Origins of Private Property -Reply -Reply

Thu Jul 20 17:38:32 MDT 1995

Jim, I don't think we've answered my question, which I think is
interesting: _why_ would people have or not have "avarice"?

It cannot only be the fault of capitalism, because that just leaves
the problem of how the avarice of capitalism itself came about,
doesn't it?  I suspect the questions are related.

You don't have to believe it, but I know that many pre or
noncapitalist societies do indeed have concepts and behavior
regarding property.  There is no such thing as a "communal herd" or
"communal garden" in "primitive communism".  Everyone knows exactly
which cow belongs to who, who dug those tubers, who's arrow killed
the wildebeast, who shot the arrow, which garden is which, who has
rights of land use or tenure, etc.

Questions of property are much more complicated than "capitalist PP
rules" or none at all.  And how did we get from one to the other?
Since I'm studying property from an anthropological point of view,
and marxism-et-al has something to say about it too, I thought this
might be an interesting place for hybridization of the fields.

BTW, "aboriginal landclaims problems" today have *nothing* to do with
"having trouble with" the "concept of private property".  The problem
is getting the powers that be to recognize, respect or defend any
landclaims that do not serve their own interests.  And to get those
powers to recognize land use and control methods that differ from
US/western "standards" as still being legitimable.

Even farming does not automatically mean land ownership in the sense
to which we are accustomed, [and foraging does not mean that there
are no landclaims].  There are many many ways to hold rights to land
use.  For instance, some societies have land use "rights" that look
similar to ours except that if a site is sold it must remain within
the clan or village.  Or it can't be sold at all, and every woman
gets a garden, but only if she is part of the patrilineage, by birth
or marriage, and when she dies the land-use is still controlled by
the patrilineage, etc. (Except if you are powerful enough you can
thumb your nose at any "rule" and sometimes people do.)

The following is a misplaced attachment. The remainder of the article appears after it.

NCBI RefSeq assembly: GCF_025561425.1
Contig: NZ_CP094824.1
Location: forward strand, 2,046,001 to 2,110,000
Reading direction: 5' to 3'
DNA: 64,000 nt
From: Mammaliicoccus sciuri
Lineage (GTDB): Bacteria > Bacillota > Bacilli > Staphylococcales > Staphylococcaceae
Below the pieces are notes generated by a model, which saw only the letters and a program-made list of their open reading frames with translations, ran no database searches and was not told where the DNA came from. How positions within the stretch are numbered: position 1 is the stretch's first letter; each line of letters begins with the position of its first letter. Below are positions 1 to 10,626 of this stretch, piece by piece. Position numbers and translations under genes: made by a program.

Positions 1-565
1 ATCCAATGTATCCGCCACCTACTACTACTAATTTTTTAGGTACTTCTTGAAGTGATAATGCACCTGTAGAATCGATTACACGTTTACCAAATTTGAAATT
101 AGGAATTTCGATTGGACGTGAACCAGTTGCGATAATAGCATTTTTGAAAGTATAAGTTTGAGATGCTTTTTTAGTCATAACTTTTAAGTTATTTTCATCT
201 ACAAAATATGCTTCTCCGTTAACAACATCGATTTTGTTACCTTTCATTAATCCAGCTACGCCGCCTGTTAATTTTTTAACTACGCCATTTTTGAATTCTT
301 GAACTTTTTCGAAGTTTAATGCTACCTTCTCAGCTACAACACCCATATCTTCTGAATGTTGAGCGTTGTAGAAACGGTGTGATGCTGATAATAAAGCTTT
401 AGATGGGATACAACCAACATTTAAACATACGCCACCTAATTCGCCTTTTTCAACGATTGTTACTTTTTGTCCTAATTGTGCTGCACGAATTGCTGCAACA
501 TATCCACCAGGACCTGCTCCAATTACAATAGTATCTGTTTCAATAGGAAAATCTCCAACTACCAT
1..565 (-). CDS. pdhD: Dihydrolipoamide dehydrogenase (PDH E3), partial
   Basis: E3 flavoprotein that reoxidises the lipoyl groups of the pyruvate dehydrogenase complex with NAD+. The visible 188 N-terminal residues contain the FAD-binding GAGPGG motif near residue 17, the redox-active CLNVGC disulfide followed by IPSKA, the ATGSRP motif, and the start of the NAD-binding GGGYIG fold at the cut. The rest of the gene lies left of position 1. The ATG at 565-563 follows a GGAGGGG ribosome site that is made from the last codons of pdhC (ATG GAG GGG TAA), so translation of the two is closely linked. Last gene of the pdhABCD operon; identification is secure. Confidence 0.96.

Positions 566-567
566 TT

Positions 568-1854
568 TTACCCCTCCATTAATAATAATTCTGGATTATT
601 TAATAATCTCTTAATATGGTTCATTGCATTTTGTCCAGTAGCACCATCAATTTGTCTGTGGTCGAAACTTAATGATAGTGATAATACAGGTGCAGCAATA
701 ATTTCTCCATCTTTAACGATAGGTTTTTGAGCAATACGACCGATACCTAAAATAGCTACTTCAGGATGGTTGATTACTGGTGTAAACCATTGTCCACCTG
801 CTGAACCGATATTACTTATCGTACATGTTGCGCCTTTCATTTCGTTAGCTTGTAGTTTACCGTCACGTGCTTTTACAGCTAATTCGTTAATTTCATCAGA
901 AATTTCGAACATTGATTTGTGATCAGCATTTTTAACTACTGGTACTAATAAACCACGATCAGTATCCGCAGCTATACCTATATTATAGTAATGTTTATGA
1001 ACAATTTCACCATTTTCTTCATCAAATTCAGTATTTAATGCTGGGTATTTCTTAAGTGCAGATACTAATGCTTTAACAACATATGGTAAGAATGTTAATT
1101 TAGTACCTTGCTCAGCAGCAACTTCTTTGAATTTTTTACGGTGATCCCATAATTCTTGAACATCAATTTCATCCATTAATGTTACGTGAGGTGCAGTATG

Even people [foragers] who are the least territorial, the most likely
to welcome visitors, and least likely to be stingy, for instance the
!Kung of the Kalahari, famous for sharing, even they have clear
concepts of rights of access to the countryside.  They visit
neighboring areas often, but only where there is a blood-tie.
Especially the areas in which one's parents were born are recognized
as alternate "homes" for a person, but even there one must find and
visit with the residents before going out to lunch.

They may have lacked a word for "rights" (although I'm guessing they
have one now!) as they lacked fences and well-defined boundaries, but
only because it had not been a big issue before.  They certainly did
know where they could go, what they could use, what was home, the
proper social procedures for obtaining access to resources, etc.
Their word for home-range [or some might say territory] means
literally "countryside" which is by implication "*my* home".

I hope you can see why I want a closer look at property/land use than
to simply say that all non-capitalists lack all property claims, (or
to say that all people _are_ greedy.)


>>> Jim Jaszewski <ab975 at>  7/18/95,
12:37am >>>

On Mon, 17 Jul 1995, Lisa Rogers wrote:
> But you also refer to pre-industrial, pre-capitalist societies.  In
 > that situation, do you think that people had such "avarice"?  If
so,  > why would they? or why not? in your view.

	It's quite clear from the historical record (don't ask me for
sources -- no one pays me to do research :) that pre-'historic'
societies didn't have _ANY_ concept of 'private property' (existent
ones _still_ have trouble with it -- note aboriginal landclaims
problems) -- nor did they have much, if ANY theft. I believe that
most, if not all these peoples didn't have MANY of the concepts of
avarice (meaning, they didn't even have WORDS for these) which
bourgeois apologists claim are human nature, and INTRINSIC in the
human animal, at ALL stages of its history.

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